U.S. Engagement in the Western Hemisphere Needs Attention

Opinion

Patrick Duddy, a retired American diplomat, is the director of Duke University’s Center for Latin American and Caribbean Studies.  From 2007 to 2010 he served as the U.S. ambassador to Venezuela.  On September 11, 2008 he was expelled from Venezuela by then President Hugo Chavez.  In July of 2009 He returned to Venezuela as President Obama’s emissary.  

OPINION — This year’s commemoration of 9/11 did not resonate in Latin America in the same way it did in the United States.  That is not just because the attacks of September 11, 2001 happened in the U.S. and not in Argentina, Brazil, Mexico or some other country in the Western Hemisphere.

Many in the region also remember, somewhat ruefully, that it was on the very day of the attacks that all 34 active member nations of the Organization of American States (OAS) signed the InterAmerican Democratic Charter.  The charter established democracy as a necessary precondition for full participation in the Inter-American system. Because of the United States’ strong support for adoption of the charter, Secretary of State Colin Powell was in Lima, Peru when the 9/11 attacks occurred.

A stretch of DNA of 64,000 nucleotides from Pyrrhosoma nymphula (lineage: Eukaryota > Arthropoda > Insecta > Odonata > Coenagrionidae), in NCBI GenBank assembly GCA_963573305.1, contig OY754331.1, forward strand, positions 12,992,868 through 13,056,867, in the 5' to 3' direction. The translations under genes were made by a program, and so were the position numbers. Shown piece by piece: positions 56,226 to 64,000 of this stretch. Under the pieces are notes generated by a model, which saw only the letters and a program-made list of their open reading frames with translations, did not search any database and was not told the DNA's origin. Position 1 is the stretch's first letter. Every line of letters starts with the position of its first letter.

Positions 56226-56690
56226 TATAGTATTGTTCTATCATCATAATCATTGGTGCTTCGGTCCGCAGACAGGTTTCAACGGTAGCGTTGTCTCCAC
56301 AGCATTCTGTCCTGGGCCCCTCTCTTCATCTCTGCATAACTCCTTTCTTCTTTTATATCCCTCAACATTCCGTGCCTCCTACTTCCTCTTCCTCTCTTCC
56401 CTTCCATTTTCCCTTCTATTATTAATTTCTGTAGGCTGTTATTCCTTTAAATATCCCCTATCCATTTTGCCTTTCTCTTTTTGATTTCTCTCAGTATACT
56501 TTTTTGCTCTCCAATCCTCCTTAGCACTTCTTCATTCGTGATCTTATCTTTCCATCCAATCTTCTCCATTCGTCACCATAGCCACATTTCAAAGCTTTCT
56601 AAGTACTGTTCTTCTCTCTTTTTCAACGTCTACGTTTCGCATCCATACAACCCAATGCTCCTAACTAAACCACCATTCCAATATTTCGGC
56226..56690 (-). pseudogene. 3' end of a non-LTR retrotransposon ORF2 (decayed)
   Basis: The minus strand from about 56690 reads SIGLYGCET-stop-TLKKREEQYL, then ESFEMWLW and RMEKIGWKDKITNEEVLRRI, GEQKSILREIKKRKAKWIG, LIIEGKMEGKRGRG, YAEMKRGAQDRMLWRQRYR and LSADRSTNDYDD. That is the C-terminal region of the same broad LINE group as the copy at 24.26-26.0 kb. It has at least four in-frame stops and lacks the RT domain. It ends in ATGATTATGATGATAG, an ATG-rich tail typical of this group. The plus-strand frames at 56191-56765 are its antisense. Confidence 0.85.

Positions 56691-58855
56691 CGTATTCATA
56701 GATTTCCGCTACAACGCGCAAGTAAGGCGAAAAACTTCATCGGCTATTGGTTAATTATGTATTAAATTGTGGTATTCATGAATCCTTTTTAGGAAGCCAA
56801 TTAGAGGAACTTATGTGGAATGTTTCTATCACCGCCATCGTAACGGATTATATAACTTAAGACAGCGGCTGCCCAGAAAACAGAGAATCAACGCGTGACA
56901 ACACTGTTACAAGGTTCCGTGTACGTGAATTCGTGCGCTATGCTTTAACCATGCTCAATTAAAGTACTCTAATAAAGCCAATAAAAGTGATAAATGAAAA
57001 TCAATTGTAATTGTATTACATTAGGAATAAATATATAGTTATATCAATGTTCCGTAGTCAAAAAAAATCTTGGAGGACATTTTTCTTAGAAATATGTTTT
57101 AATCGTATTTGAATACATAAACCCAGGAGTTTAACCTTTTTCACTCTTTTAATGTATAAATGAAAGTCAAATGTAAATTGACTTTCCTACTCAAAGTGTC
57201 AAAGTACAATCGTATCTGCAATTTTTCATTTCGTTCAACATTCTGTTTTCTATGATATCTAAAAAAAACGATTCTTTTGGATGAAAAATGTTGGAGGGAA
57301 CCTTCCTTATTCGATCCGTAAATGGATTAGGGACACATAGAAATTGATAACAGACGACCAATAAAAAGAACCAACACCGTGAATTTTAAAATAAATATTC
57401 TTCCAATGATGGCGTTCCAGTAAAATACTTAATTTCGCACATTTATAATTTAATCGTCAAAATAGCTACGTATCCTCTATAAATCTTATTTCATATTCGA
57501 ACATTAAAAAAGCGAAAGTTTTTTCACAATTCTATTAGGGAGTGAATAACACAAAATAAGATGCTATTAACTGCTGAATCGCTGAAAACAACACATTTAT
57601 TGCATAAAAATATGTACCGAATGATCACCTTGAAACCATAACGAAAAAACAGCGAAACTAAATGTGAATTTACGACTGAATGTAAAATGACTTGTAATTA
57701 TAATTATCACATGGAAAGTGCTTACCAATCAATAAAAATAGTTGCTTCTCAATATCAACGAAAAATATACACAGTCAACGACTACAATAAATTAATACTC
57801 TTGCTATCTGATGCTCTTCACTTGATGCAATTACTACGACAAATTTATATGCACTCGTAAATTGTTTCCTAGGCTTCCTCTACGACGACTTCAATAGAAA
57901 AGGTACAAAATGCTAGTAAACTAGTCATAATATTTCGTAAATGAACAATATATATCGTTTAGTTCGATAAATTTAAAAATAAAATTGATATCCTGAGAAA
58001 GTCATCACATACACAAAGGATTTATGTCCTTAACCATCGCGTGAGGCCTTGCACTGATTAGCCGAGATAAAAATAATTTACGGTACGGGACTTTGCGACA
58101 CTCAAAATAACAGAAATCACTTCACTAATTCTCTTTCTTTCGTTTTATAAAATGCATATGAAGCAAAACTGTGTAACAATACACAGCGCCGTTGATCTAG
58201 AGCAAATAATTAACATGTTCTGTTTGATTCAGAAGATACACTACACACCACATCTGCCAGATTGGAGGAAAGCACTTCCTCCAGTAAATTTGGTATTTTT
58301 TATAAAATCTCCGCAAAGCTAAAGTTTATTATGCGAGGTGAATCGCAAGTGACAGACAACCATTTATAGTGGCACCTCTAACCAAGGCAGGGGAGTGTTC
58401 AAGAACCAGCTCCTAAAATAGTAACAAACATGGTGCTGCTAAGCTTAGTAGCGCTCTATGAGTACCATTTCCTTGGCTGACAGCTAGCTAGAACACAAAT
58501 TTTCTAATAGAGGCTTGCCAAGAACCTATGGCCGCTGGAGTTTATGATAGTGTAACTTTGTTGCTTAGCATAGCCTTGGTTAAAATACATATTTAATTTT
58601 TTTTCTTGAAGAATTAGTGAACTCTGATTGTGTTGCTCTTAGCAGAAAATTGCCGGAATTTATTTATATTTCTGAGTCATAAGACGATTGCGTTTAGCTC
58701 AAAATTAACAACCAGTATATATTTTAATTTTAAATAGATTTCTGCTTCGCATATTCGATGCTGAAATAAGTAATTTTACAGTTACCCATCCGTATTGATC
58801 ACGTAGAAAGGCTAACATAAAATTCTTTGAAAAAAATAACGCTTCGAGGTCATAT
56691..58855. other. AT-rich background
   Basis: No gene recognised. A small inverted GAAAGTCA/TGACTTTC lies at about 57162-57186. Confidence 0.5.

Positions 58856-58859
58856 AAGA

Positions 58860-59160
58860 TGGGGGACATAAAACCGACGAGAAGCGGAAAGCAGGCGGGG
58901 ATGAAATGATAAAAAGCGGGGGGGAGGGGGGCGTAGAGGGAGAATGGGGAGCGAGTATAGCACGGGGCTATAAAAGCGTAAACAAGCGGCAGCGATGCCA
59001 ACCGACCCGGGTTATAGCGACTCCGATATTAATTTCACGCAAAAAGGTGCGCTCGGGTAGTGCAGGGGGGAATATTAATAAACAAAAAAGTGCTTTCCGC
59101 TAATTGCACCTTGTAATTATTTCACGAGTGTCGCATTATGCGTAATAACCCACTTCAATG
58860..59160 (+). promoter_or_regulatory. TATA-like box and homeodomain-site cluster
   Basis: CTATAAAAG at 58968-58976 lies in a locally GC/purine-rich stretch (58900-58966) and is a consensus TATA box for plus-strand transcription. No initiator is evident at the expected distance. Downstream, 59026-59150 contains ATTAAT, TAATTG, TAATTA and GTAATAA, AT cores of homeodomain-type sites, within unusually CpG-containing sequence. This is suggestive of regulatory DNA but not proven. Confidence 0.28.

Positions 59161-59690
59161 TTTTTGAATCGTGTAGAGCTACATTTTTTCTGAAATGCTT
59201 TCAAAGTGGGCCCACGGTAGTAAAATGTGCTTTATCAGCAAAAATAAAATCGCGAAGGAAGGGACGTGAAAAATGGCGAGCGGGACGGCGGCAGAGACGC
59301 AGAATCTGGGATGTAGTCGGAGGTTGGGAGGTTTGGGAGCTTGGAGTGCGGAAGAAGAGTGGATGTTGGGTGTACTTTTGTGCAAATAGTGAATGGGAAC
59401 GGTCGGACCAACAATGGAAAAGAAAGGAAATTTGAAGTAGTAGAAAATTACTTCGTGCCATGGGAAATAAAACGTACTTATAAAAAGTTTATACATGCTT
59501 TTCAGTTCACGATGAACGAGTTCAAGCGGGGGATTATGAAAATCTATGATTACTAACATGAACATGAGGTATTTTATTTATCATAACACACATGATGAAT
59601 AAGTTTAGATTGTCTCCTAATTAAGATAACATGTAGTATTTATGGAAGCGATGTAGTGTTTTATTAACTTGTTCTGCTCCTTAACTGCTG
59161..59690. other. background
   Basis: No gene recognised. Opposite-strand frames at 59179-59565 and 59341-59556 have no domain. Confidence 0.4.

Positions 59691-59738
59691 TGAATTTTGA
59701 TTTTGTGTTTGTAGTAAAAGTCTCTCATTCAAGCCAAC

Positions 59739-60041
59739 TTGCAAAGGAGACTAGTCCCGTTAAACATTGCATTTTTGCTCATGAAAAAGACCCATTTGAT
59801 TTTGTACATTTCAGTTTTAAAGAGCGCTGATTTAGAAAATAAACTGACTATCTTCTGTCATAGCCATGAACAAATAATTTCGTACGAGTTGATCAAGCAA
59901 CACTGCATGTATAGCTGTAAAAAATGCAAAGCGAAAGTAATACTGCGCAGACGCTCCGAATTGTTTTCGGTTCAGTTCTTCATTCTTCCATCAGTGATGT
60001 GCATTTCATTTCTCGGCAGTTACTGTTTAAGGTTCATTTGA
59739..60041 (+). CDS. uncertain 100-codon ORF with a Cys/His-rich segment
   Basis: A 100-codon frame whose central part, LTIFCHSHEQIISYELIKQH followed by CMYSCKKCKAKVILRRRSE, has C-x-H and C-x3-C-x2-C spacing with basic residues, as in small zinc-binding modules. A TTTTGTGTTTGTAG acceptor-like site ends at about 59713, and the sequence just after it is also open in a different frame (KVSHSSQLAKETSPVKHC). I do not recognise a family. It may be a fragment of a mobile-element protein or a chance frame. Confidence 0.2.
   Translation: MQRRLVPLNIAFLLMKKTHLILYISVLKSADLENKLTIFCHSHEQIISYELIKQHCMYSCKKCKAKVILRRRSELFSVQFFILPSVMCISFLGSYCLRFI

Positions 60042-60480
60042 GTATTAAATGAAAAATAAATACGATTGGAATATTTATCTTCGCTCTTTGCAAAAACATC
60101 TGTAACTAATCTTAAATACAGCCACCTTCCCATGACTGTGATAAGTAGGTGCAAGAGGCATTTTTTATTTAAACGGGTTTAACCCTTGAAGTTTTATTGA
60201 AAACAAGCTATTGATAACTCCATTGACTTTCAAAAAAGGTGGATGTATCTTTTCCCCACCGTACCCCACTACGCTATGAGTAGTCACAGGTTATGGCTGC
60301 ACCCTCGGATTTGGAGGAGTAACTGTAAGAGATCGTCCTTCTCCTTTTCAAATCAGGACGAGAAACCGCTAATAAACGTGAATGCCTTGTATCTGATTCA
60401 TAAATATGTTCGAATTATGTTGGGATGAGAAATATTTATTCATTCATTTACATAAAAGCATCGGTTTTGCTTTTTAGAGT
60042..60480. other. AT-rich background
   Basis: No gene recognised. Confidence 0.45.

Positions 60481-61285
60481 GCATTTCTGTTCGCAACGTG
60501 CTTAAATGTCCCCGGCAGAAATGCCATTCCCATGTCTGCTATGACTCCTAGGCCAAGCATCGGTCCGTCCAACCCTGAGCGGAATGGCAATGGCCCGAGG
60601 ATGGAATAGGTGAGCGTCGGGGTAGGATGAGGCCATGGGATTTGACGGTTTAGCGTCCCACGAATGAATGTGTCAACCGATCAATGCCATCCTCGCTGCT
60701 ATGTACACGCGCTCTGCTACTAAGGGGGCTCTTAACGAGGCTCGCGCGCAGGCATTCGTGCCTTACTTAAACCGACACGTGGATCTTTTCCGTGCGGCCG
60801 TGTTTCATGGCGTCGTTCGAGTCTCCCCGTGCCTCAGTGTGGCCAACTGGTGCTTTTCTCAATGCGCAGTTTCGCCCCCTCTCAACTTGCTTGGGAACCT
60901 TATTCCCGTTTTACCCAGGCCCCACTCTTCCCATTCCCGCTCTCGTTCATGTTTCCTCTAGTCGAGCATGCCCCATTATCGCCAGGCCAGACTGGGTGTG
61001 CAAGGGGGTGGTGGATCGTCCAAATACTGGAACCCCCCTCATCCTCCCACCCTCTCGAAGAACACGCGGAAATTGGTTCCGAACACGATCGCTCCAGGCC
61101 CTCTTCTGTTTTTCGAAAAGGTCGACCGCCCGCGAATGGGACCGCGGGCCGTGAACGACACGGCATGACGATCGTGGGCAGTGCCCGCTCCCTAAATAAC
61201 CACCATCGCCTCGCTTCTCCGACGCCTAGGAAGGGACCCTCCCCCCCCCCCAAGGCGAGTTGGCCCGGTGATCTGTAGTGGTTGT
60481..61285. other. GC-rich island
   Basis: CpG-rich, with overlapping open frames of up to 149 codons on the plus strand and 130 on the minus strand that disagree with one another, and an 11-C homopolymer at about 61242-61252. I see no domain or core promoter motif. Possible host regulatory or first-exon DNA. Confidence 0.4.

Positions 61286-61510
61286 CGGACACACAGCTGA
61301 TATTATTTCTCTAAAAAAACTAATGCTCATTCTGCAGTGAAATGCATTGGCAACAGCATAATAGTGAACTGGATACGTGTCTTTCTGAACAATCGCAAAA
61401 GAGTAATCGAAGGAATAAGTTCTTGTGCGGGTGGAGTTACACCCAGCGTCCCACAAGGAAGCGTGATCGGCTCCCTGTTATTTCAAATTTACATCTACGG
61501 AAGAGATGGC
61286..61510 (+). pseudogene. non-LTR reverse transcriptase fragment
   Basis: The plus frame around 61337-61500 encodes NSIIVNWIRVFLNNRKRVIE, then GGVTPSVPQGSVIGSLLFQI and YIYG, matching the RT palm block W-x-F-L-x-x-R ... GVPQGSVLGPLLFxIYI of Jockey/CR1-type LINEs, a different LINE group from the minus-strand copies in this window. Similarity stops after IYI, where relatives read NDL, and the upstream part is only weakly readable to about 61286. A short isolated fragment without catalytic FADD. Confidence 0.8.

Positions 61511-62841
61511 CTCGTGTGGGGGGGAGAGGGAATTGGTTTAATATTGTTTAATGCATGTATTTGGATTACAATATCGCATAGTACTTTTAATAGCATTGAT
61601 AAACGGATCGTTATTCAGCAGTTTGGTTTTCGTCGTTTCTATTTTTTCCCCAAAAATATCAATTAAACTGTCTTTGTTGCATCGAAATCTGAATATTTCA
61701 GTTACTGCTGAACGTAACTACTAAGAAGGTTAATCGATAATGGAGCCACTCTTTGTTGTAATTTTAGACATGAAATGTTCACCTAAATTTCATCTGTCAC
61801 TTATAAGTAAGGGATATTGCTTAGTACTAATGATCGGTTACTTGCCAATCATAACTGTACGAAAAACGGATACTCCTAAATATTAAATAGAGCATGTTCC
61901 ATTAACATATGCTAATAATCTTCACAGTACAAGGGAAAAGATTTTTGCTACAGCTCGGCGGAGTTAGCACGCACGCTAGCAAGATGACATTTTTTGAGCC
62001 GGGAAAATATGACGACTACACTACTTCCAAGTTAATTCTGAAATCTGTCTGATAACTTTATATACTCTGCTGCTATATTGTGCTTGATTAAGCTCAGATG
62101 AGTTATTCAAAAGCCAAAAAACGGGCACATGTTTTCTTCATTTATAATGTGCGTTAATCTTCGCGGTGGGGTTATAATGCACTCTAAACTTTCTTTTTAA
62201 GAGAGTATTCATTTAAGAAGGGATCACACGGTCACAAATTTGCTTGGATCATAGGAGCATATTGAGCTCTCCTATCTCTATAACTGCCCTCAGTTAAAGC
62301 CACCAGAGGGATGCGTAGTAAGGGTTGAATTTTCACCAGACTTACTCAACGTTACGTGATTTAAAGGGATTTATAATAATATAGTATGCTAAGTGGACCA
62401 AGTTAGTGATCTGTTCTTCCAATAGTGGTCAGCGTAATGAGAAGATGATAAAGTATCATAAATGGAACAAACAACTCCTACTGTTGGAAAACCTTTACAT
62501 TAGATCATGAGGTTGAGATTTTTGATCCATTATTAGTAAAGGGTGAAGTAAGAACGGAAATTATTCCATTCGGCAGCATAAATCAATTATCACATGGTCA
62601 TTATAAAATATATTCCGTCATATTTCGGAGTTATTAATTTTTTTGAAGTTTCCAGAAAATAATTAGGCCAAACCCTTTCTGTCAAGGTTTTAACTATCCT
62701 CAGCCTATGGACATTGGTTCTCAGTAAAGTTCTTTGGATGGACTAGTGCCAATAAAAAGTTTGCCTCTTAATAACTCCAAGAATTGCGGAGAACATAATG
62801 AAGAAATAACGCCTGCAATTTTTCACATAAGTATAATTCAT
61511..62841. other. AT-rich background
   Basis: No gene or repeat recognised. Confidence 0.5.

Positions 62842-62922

Adoption of the charter was a source of deep satisfaction in Latin America.  Many hoped it would usher in an era of greater cooperation and more productive relations between the U.S. and the rest of the American Republics.  Unfortunately, it was, understandably, eclipsed by the terrorist attacks in the U.S.

To be sure, the horror of those attacks was felt sharply by the overwhelming majority of the U.S.’s Western Hemisphere neighbors.  Citizens from throughout the Americas died in the two towers.  The United States has long been a magnet for the people of the region notwithstanding their deeply rooted ambivalence about U.S. foreign policy and resentment of U.S. interventionism.  Indeed, Venezuela’s opposition leader and interim but legitimate (albeit dispossessed) president, Juan Guaido, reflecting on the memorial events in New York, Washington and Pennsylvania, called the United States a beacon (faro in Spanish) for democracy and human rights.